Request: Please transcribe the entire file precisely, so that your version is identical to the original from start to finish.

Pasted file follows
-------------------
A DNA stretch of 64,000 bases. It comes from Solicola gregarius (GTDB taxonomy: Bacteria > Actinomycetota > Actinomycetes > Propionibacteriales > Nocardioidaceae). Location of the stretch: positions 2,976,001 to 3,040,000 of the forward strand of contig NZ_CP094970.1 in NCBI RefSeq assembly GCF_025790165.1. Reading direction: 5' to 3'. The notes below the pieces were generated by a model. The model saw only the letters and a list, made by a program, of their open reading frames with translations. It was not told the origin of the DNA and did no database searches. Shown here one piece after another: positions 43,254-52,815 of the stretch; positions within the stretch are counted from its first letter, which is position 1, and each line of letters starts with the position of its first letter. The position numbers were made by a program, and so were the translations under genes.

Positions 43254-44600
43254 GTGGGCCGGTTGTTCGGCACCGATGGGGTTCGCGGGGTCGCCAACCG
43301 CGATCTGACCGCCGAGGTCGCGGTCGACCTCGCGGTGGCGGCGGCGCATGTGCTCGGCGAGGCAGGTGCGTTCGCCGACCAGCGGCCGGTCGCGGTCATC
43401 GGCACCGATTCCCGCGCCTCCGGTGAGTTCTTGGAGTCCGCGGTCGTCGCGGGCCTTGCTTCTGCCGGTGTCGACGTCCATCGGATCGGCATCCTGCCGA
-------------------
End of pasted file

A DNA stretch of 64,000 bases. It comes from Solicola gregarius (GTDB taxonomy: Bacteria > Actinomycetota > Actinomycetes > Propionibacteriales > Nocardioidaceae). Location of the stretch: positions 2,976,001 to 3,040,000 of the forward strand of contig NZ_CP094970.1 in NCBI RefSeq assembly GCF_025790165.1. Reading direction: 5' to 3'. The notes below the pieces were generated by a model. The model saw only the letters and a list, made by a program, of their open reading frames with translations. It was not told the origin of the DNA and did no database searches. Shown here one piece after another: positions 43,254-52,815 of the stretch; positions within the stretch are counted from its first letter, which is position 1, and each line of letters starts with the position of its first letter. The position numbers were made by a program, and so were the translations under genes.

Positions 43254-44600
43254 GTGGGCCGGTTGTTCGGCACCGATGGGGTTCGCGGGGTCGCCAACCG
43301 CGATCTGACCGCCGAGGTCGCGGTCGACCTCGCGGTGGCGGCGGCGCATGTGCTCGGCGAGGCAGGTGCGTTCGCCGACCAGCGGCCGGTCGCGGTCATC
43401 GGCACCGATTCCCGCGCCTCCGGTGAGTTCTTGGAGTCCGCGGTCGTCGCGGGCCTTGCTTCTGCCGGTGTCGACGTCCATCGGATCGGCATCCTGCCGA